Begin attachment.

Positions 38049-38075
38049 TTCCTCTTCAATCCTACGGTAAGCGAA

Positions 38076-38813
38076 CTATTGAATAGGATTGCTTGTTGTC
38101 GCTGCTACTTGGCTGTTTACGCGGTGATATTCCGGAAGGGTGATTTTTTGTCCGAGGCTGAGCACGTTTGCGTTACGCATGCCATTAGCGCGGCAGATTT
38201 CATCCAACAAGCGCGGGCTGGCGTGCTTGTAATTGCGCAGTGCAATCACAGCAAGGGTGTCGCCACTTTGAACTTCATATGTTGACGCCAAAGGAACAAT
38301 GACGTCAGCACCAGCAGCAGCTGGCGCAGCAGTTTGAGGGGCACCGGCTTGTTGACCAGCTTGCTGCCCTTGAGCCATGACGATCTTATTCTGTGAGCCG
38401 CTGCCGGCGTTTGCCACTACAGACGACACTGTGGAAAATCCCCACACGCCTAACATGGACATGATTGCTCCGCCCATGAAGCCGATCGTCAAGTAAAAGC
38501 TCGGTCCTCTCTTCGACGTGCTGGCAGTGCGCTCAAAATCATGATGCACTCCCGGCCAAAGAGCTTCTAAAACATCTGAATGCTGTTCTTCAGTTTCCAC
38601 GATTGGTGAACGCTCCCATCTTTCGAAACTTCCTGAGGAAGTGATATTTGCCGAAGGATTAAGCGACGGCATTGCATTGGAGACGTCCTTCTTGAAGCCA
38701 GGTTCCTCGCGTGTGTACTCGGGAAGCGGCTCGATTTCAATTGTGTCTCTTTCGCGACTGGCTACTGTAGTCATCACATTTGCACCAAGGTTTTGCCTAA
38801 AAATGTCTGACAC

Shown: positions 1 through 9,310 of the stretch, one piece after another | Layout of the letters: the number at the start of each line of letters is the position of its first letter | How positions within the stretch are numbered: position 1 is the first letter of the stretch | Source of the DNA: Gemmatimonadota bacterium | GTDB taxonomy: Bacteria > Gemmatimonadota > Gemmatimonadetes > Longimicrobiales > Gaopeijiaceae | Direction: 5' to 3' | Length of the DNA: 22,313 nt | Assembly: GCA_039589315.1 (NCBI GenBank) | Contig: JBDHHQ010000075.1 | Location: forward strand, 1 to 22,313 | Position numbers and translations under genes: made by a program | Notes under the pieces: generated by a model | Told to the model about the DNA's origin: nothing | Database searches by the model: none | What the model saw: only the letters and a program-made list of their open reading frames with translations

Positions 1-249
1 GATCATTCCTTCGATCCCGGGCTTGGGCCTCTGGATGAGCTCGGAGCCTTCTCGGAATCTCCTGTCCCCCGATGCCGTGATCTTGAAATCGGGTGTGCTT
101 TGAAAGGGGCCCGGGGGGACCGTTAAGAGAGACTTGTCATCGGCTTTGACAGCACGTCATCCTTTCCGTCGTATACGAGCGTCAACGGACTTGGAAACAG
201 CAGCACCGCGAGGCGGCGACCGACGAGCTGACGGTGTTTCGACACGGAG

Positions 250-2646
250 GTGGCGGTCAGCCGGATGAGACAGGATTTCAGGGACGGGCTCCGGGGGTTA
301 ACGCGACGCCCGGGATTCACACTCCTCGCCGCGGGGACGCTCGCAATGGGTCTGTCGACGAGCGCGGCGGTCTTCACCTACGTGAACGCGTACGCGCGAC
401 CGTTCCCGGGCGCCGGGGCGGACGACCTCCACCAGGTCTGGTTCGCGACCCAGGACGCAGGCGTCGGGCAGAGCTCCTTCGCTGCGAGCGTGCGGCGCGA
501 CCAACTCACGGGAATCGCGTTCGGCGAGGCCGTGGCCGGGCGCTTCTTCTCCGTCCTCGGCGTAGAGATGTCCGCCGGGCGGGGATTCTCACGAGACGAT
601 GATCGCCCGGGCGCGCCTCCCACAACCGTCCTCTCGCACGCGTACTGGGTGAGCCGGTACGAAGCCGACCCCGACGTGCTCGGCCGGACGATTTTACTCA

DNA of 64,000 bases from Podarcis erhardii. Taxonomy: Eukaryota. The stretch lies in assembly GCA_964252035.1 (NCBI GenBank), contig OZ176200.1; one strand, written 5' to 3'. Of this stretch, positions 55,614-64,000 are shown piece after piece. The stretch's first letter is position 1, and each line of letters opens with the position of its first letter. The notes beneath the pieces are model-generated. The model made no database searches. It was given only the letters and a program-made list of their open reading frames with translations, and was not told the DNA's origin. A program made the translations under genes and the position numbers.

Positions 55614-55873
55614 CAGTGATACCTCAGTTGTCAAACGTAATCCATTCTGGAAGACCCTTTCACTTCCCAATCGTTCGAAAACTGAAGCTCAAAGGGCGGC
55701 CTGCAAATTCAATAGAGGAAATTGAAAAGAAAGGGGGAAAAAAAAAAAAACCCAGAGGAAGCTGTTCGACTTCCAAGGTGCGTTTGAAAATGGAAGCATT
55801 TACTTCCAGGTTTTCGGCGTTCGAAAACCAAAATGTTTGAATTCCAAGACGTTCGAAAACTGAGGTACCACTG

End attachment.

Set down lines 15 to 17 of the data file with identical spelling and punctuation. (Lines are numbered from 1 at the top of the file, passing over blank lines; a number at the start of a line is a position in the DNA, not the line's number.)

1 GATCATTCCTTCGATCCCGGGCTTGGGCCTCTGGATGAGCTCGGAGCCTTCTCGGAATCTCCTGTCCCCCGATGCCGTGATCTTGAAATCGGGTGTGCTT
101 TGAAAGGGGCCCGGGGGGACCGTTAAGAGAGACTTGTCATCGGCTTTGACAGCACGTCATCCTTTCCGTCGTATACGAGCGTCAACGGACTTGGAAACAG
201 CAGCACCGCGAGGCGGCGACCGACGAGCTGACGGTGTTTCGACACGGAG